There is no denying that stress is a part of life. You may experience stress for a number of reasons: responsibilities at work and at home, financial crises, or transitions. Although you cannot eliminate stress completely, it is possible to reduce its impact on your life.
What Is Stress?
It is a natural part of life. Life without any stress would be dull and boring, but too much of it becomes unpleasant and tiring. Stress is a physical and psychological response to a demand, a threat or some kind of problem that requires a solution. It stimulates you and increases your level of awareness. The body's reaction to stress is called the "fight or flight" response. The response occurs whether the stress is positive or negative in nature. Positive stress provides the means to express talents and energies and pursue talents. However, continual exposure to negative stress lowers the body's ability to cope in general.
Your signs of stress may be different from someone else's. Some people get angry. Others have trouble concentrating or making decisions. Some feel worried or depressed. For some, stress may lead to health problems, including:
- Back pain
- Upset stomach and more severe problems, such as GERD and colitis
- Heart problems
Work, money and family are among the most common sources of stress. It may be tempting to say life would be better without stress, but the things that cause stress are often the things that are most important to us.
However, if you think that certain dramatic situations the death of a spouse, mate or close family member; a major injury or illness; a divorce cause you the most stress, think again. In reality, it is the totality of daily chronic hassles that cause the most significant stress impacting your health.
Problems commuting to work, balancing work and family life, dealing with children's school issues, an increasing workload, getting little sleep, trying to do it all, inability to relax, no time to deal with nagging problems and more. We're all aware of these stresses and strains in our lives. We fight them everyday.
The most common stressors include:
And, of course, stress during the holidays may add unnecessary stress to our everyday stressors. That's distressing!
Short-term reactions to stress include faster heartbeat, increased sweating, rapid breathing and tense muscles. Long-term responses may include digestive problems, fatigue, increased blood pressure or headaches. A person may also experience psychological responses such as fear, worry, depression, irritability or despair. Ongoing stress may lead to substance abuse and compulsive behaviors, such as eating disorders, excessive gambling or overspending.
Excess stress can seriously interfere with your ability to perform effectively and can affect your health, vitality and peace-of-mind, as well as your personal and professional relationships. That's why it's so important to recognize the signs of stress and learn to manage the stress in your life.
Use this helpful tool to help you identify stress:
Ongoing stress may lead to issues such as:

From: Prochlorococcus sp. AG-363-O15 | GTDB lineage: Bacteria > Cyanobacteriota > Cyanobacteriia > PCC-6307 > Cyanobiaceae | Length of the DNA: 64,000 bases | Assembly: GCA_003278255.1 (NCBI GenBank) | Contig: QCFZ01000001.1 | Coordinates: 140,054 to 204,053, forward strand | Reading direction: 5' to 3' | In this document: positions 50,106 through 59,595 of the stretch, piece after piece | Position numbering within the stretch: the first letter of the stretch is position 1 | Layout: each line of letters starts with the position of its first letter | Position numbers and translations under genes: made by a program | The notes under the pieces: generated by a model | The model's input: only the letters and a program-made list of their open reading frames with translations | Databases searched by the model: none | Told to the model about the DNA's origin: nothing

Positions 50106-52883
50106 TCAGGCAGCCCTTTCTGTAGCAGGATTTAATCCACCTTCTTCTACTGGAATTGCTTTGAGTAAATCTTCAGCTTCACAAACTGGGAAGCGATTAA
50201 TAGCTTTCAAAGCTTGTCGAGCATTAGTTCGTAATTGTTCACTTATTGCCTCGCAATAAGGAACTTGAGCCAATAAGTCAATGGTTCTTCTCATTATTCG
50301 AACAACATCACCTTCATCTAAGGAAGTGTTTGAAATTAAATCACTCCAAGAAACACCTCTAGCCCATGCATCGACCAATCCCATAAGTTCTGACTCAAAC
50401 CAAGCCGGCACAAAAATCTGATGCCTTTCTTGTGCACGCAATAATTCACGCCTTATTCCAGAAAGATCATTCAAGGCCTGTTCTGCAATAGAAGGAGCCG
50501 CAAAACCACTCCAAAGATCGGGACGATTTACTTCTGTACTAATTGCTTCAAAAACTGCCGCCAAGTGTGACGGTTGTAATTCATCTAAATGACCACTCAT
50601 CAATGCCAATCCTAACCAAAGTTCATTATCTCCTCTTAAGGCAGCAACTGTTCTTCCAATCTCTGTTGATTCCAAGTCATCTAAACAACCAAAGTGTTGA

- Substance abuse
- Compulsive behaviors, such as eating disorders, excessive gambling or overspending
The effects of stress don't stop with emotions and behavior. Some experts suggest that if stress isn't managed, it can lead to serious physical conditions. It's important to pay attention to how you're feeling and behaving, and look for clues about your stress level. It may be time to get professional help if you:
- Feel unusually sad or cry a lot
- Are excessively anxious
- Can't concentrate
- Worry constantly about trivial matters
- Have trouble sleeping
- Feel tired all the time
- Find it difficult to do your job or get along with family and friends
- Are irritable or angry
- Drink more alcohol than usual
If you think you need a therapist, check your benefit plan to see if an employee assistance plan or counseling services are available to you.
Finding relief from your stress is important. If you don't it can lead to mild health problems such as insomnia and headaches, and also may worsen or contribute to other health conditions.
The art of managing stress is to keep yourself at a level of activity that is healthy and enjoyable. Stress is a process that builds, so try to be aware of its early signs and make the necessary changes.
Best Holiday Ideas
Kathleen Zelman, MPH, RD
Watch now | Speaker blog | Speaker biography
Program aired Dec. 13, 2011
Opportunities to eat around the holidays seem endless. Learn how you can make this year different using a "social weight maintenance" plan. You'll get ideas to help you de-stress and enjoy the holiday season without triggering a six week eating frenzy and packing on those extra pounds.
How to Survive the Holiday Seasons
Arleen Fitzgerald, L.I.C.S.W., Behavioral Health Consultant
Watch now | Speaker blog | Speaker biography
Program aired Nov. 16, 2011
While you try to make everyone happy and juggle added activities, you may find that holiday stress can quickly deflate the joy of the season. Learn ways to cope with what can be a stressful time, and define what you want the holidays to be for you and your family.
Managing Stress Presentation
Identify sources of stress, discuss solutions for dealing with stress and practice problem solving techniques. View presentation